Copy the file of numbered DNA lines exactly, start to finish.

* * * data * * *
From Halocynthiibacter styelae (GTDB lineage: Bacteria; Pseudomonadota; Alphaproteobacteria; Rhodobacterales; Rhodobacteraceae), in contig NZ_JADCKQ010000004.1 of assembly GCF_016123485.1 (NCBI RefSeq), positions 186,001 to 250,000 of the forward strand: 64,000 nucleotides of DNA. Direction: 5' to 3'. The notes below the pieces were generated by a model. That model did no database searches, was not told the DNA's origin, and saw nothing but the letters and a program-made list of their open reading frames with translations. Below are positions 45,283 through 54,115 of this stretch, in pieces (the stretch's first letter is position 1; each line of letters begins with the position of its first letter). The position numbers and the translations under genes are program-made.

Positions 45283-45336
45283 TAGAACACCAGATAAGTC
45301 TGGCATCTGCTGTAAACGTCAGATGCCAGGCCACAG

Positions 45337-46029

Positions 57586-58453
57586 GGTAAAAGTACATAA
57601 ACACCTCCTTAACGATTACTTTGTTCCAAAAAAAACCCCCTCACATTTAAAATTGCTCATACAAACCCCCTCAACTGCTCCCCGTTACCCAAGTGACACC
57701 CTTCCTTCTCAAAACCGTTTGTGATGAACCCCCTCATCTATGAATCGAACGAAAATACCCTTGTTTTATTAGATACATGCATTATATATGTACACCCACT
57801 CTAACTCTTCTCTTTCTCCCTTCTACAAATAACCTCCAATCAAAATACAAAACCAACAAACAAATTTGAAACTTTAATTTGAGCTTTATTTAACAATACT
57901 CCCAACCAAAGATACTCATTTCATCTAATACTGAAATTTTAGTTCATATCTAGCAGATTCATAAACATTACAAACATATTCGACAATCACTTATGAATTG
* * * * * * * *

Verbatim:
From Halocynthiibacter styelae (GTDB lineage: Bacteria; Pseudomonadota; Alphaproteobacteria; Rhodobacterales; Rhodobacteraceae), in contig NZ_JADCKQ010000004.1 of assembly GCF_016123485.1 (NCBI RefSeq), positions 186,001 to 250,000 of the forward strand: 64,000 nucleotides of DNA. Direction: 5' to 3'. The notes below the pieces were generated by a model. That model did no database searches, was not told the DNA's origin, and saw nothing but the letters and a program-made list of their open reading frames with translations. Below are positions 45,283 through 54,115 of this stretch, in pieces (the stretch's first letter is position 1; each line of letters begins with the position of its first letter). The position numbers and the translations under genes are program-made.

Positions 45283-45336
45283 TAGAACACCAGATAAGTC
45301 TGGCATCTGCTGTAAACGTCAGATGCCAGGCCACAG

Positions 45337-46029

Positions 57586-58453
57586 GGTAAAAGTACATAA
57601 ACACCTCCTTAACGATTACTTTGTTCCAAAAAAAACCCCCTCACATTTAAAATTGCTCATACAAACCCCCTCAACTGCTCCCCGTTACCCAAGTGACACC
57701 CTTCCTTCTCAAAACCGTTTGTGATGAACCCCCTCATCTATGAATCGAACGAAAATACCCTTGTTTTATTAGATACATGCATTATATATGTACACCCACT
57801 CTAACTCTTCTCTTTCTCCCTTCTACAAATAACCTCCAATCAAAATACAAAACCAACAAACAAATTTGAAACTTTAATTTGAGCTTTATTTAACAATACT
57901 CCCAACCAAAGATACTCATTTCATCTAATACTGAAATTTTAGTTCATATCTAGCAGATTCATAAACATTACAAACATATTCGACAATCACTTATGAATTG